TABLE 2 Amino acid sequences of four polypeptides of the 45 kD HSP family. ‘X’ indicates unidentified amino acid. Homology of these sequences with proteins from various organisms is described in the text. GAPDH: Glyceraldehyde 3-phosphate dehydrogenase. The sequence in parenthesis shows internal sequence of the GAPDH polypeptide. SEQ ID NO.* Sequence NUMBERS Homology 2 AXNKFERLKPHVNTGXIGHV (SEQ ID NO:1) Protein elongation factor (EF-Tu) 3 AVKVTINGFGRIGTNFLTEA (SEQ ID NO:2) GAPDH (VVAWYDNEXGYS) (SEQ ID NO:3) 4 ARGKFERTKPHVNIGTIXHV (SEQ ID NO:4) Protein elongation factor (EF-Tu) 5 RGKFERTKPHVNIGTIXXV (SEQ ID NO:5) Protein elongation factor (EF-Tu)
*Polypeptide No. (Ristic et al., 1999)

EXAMPLE 4 Identification of Maize EF-Tu ESTs

We obtained EF-Tu peptide sequence from protein spots showing differential abundance on 2-D gels. The inventors then used this sequence and blasted it against our maize EST database. Multiple ESTs had translated homology with the protein sequence. Upon blasting these ESTs against the public database, it was found that they matched various EF-Tu genes. We selected one clone (CHSTG79R) that had high homology (BLAST Score=333) with a tobacco chloroplast elongation factor. This EST came from a cDNA library that was constructed from B73 seedlings that were drought and heat stressed.

Details of cDNA Library

Seedlings from the inbred B73 were established in soil and droughted for 10-days. Seedlings were then heat shocked for 24 hrs and allowed to recover. The aerial plant material was harvested, frozen in liquid N, and RNA was extracted from this tissue and used to create the cDNA library (P0018).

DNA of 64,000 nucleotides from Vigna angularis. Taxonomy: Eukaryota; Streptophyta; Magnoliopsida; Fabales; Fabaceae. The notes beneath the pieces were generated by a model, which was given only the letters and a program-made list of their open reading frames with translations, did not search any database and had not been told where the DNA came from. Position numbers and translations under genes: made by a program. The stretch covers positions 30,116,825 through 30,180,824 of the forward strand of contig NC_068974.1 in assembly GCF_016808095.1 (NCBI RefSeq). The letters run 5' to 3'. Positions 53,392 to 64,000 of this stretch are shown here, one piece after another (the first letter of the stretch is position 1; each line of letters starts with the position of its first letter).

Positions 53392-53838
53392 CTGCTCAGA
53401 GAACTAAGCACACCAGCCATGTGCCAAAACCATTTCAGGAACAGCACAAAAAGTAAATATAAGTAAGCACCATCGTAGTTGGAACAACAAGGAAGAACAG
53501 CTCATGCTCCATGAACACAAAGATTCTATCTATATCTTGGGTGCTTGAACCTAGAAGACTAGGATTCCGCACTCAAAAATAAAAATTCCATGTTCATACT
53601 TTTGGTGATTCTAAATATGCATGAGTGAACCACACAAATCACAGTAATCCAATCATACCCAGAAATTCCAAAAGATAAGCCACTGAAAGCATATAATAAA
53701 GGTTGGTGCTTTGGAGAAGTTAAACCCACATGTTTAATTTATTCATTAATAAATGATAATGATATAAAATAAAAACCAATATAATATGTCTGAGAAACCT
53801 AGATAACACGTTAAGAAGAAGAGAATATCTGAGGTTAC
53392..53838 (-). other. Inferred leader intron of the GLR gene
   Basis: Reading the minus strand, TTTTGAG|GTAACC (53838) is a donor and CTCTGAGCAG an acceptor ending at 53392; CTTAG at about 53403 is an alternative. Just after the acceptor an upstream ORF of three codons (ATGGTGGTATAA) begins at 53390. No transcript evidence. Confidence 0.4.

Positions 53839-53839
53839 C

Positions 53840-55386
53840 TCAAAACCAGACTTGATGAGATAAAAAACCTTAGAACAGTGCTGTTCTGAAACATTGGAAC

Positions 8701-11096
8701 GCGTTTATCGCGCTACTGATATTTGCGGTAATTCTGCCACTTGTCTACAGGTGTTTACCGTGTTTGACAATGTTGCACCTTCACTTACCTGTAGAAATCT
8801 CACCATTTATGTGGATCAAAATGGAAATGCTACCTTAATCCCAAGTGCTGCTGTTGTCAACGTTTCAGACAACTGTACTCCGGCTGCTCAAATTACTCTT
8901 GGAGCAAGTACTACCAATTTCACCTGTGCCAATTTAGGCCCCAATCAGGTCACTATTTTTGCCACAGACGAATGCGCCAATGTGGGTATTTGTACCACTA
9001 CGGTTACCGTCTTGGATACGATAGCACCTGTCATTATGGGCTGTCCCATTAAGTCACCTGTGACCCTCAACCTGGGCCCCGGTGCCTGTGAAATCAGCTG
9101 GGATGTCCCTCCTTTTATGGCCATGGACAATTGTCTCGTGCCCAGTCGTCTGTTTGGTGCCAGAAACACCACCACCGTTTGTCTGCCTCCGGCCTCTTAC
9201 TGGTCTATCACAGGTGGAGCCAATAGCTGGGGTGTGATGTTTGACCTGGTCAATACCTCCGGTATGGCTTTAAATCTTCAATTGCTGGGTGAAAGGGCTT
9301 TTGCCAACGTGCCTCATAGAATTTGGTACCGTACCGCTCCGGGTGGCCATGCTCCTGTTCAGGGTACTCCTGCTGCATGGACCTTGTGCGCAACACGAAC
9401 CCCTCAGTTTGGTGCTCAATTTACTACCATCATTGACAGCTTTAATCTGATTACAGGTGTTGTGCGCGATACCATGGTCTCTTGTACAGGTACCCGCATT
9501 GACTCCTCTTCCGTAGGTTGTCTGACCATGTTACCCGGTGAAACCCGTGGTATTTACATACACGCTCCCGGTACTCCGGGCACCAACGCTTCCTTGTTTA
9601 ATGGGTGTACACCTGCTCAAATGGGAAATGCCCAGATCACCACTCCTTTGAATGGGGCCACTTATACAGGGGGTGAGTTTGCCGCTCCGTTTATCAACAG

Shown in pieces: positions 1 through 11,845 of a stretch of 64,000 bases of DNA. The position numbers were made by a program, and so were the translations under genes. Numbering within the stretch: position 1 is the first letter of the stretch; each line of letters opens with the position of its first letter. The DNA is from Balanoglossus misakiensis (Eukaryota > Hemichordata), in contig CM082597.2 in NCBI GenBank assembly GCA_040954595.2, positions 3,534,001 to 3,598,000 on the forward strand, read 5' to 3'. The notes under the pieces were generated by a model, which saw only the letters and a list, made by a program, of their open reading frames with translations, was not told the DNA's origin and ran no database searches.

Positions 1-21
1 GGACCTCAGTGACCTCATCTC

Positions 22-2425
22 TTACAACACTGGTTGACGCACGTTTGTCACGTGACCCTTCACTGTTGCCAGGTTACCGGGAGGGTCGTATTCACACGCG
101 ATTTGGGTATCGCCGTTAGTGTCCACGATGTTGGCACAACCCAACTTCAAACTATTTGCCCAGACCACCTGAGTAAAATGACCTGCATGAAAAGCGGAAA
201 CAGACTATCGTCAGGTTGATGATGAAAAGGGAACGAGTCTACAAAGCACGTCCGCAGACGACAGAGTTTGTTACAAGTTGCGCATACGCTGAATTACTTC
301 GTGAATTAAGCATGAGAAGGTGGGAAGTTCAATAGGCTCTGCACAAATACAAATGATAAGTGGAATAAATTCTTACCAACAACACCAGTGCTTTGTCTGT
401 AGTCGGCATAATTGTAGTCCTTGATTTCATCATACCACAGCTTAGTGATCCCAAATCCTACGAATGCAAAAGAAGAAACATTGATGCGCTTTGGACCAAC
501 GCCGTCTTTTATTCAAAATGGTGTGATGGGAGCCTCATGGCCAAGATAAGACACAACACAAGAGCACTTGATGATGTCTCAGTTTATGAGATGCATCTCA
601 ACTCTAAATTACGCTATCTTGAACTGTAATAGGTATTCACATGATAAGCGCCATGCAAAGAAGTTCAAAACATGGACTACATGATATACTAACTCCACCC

Sequencing of CHSTG79R

The CHSTG79R clone appeared to be full length (˜1.4 kb), and the DNA Core Facility sequenced the insert (SEQ ID NO:6, FIG. 7).

EXAMPLE 5 Expression of Maize Chloroplast Protein Synthesis Elongation Factor, EF-Tu, Enhances Escherichia coli Viability Under Heat Stress

Materials and Methods

Maize cDNA for EF-Tu was cloned into an E. coli expression vector, pTrcHis2 (promoter, TRC). E. coli transformats for maize EF-Tu were then grown at 37° C. and subsequently diluted with a fresh LB medium supplemented with ampicillin (100 μg mL−1) and IPTG to a final concentration of 1 mM. Two hours after induction, cultures were diluted, and 1 mL samples were exposed to 55° C. for 1 h. Aliquots were taken at 0 and 1 h, and dilutions were plated in triplicate onto agar growth medium containing ampicillin. Plated cells were incubated overnight at 37° C., and cell viability was assessed by counting the number of colonies after incubation.

Results and Conclusion

The results showed that E. coli over-expressing maize EF-Tu displayed increased viability after exposure to heat stress (FIG. 5). The number of E. coli colonies, that grew at 37° V following heat stress, was 18% higher (P<0.038) in induced cells (cells producing maize EF-Tu) than in non-induced cells (cells not producing maize EF-Tu). The results strongly suggest that maize EF-Tu plays an important role in protection against heat injury.

EXAMPLE 6 Relationship Between the Levels of EF-Tu and Heat Tolerance in “Pioneer” Maize Hybrids